and if he was aware, that would be defined as a miracle that Rilke began to piece together, way back when, but non-functional at it's beginning, upon arrival in the future (these days) it was somehow built for.
talk about singing the distances, Rilke wrote into words something that he had to have known was broken (for his day and age) that would only be able to fit into time, during these more recent days.
And I know he didn't write it because because it's pleasurable in any way. If any of you are relatives, thank you.
I wasn't really clear in that comment. What I meant was, it must have been painful to write all the things Rilke did, knowing persons may not hear things the way he did.ReplyDelete
like when he talks of Orpheus being the one who "taught the creatures how to listen"
when I read his translated words (which I am now motivated to learn German because of) and he talks about the horse's gallop being impeded, with a lurch, I get the feeling he is talking about sound. But not just because he describes the impeded gallop of the horse who "embraced the distances as if he could sing them, as if your songs were completed in him"
from reading a lot of Rilke's writing, I get the feeling that Rilke hears this "song" of Orpheus's (or the divine)They way he writes, I believe he can hear it. To me it sounds like a song that sometimes crushes you, and other times saves you, lifting your spirits when your body is running on empty (like the horse quickening in it's lifted spirits) Hearing the songs is a lot like being manic.
the songs are ever present, being sung even though it feels like you are the only one who hears it. It's maddening, and worse when you speak of it because that is when the world deems you crazy or evil. But it doesn't remove the song from the air, the songs are wind, or the motion of it anyway.
the impeded gallop, is like a dam that blocks this wind, the motion that is the song of Orpheus that Rilke hears (a wind that is always blowing) But only heard by all when the dam impedes this wind. Like Teeth for a humans voice, the legible sounds are only heard when the wind of a voice meets that 90 degree wall (like a dam to the wind, our teeth are what gives our breathe a voice of understandable or clear, annunciated words) and only then are the sounds heard as someone speaking, when the wind from our breathe is forced to suddenly go over our teeth , it is this "bump" in the wind that facilitates communication.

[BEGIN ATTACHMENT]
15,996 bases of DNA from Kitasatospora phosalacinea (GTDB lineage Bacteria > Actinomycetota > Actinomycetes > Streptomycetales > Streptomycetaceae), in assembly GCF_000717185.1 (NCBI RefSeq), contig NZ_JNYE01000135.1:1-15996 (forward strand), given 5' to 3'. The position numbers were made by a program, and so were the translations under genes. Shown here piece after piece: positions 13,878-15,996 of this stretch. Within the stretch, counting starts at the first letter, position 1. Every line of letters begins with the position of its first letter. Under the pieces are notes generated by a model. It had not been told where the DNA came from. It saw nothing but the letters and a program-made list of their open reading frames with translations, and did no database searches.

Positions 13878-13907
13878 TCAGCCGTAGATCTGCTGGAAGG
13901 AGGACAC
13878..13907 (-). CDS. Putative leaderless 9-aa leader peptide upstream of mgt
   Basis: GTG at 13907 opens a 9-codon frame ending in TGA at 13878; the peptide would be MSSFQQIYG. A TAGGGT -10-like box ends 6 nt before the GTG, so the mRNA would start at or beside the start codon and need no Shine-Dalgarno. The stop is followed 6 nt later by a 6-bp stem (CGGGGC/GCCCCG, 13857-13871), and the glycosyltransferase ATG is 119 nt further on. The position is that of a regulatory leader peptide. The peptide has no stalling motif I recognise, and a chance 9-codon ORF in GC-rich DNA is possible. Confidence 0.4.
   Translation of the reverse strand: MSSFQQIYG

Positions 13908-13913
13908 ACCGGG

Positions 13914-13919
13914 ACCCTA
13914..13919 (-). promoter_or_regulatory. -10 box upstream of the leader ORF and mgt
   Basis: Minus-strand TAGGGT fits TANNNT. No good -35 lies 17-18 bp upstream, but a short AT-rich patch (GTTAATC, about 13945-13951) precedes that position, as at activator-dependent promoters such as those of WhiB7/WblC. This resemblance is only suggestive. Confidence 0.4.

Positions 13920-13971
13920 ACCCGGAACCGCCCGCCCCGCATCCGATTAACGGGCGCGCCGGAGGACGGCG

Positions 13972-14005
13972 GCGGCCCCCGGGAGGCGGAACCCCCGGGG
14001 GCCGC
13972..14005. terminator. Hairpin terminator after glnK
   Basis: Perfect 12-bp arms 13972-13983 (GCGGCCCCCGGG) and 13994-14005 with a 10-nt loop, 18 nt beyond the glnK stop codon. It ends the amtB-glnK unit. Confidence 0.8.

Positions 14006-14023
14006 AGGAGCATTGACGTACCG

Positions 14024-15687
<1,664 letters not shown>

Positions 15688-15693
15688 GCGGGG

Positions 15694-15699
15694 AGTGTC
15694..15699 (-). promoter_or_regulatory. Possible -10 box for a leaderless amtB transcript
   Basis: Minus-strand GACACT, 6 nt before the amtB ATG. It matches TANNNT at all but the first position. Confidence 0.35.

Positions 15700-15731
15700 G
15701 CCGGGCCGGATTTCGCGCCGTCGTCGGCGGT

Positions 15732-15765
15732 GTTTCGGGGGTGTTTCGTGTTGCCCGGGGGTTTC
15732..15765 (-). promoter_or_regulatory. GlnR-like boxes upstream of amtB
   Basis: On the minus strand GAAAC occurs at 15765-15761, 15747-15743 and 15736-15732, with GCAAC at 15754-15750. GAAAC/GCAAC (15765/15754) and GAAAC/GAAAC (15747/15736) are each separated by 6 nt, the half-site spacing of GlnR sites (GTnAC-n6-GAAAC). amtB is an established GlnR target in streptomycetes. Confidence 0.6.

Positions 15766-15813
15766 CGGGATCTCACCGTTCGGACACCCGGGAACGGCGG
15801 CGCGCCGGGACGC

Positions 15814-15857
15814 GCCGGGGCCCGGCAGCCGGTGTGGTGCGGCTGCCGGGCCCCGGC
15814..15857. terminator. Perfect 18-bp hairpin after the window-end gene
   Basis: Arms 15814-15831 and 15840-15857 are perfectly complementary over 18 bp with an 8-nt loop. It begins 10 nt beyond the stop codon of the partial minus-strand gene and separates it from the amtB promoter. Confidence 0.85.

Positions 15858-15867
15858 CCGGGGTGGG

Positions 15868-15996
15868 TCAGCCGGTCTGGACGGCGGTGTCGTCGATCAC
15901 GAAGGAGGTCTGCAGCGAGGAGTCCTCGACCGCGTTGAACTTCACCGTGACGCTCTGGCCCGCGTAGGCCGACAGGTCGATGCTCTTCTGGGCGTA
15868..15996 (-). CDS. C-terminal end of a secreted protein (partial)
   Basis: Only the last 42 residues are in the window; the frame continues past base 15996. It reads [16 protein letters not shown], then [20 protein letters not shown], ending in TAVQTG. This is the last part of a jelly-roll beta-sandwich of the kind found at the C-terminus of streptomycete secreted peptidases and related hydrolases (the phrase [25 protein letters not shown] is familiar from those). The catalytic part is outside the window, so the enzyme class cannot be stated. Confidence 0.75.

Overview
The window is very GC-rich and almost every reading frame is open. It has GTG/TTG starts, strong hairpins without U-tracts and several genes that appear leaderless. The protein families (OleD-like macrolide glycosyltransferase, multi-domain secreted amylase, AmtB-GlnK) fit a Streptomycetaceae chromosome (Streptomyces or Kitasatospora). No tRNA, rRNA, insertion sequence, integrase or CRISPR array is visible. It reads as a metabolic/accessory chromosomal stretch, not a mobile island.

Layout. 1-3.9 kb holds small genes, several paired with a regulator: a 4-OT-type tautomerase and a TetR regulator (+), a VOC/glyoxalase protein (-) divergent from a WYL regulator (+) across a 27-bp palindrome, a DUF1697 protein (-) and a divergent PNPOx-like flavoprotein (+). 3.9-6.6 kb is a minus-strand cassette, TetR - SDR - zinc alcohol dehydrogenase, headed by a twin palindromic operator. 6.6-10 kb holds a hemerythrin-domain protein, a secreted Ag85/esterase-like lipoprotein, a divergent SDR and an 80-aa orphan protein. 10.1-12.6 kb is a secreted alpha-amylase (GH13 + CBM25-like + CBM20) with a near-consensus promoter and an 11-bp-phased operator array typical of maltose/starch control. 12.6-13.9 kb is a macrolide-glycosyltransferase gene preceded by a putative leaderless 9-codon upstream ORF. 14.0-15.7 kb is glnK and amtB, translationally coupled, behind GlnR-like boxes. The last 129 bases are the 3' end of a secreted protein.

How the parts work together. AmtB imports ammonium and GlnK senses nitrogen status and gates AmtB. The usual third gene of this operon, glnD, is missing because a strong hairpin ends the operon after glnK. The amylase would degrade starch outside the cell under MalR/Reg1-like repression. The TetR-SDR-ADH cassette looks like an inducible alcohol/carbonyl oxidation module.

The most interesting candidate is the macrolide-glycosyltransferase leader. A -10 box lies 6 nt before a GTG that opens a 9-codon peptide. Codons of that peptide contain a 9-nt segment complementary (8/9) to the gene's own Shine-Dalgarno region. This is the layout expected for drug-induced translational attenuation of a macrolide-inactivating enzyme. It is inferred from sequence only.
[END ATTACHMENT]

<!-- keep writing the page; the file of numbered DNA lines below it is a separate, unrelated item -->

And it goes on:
That "bump" is like that gimpy horse's rhythm we he tries to run. I feel like Rilke recognizes that to be an explanation of the sound, finally producing the words that everyone can hear, so that finally, this wind that Rilke has always been aware of can be heard by all.
to put it simply, like Orpheus has been singing this whole time, but only when he puts his dentures in can others finally hear what he is singing about. The gimpy horse is like Orpheus's dentures. And Rilke gets awful excited when he realizes it (like he's found another way to explain something that nobody understands)I get the feeling it isn't exactly "fun" to be able to hear God without his/her dentures in.
and now i wonder if Rilke was familiar with scriptures. To me it sounded like he was describing the blockcade, or wall that the wind or breathe had to travel over in order to yield a clearly heard by all sound.ReplyDelete
and then from Isiah 8,14 where it seems to describe a highly holy figure, who will be a stumbling block.
and it makes me smile, though I wish if possible that it didn't have to happen, it would be better if the peeping, muttering wizards would just quit with the affliction of the innocent rather than have to ingest the whole of a humble sandwich.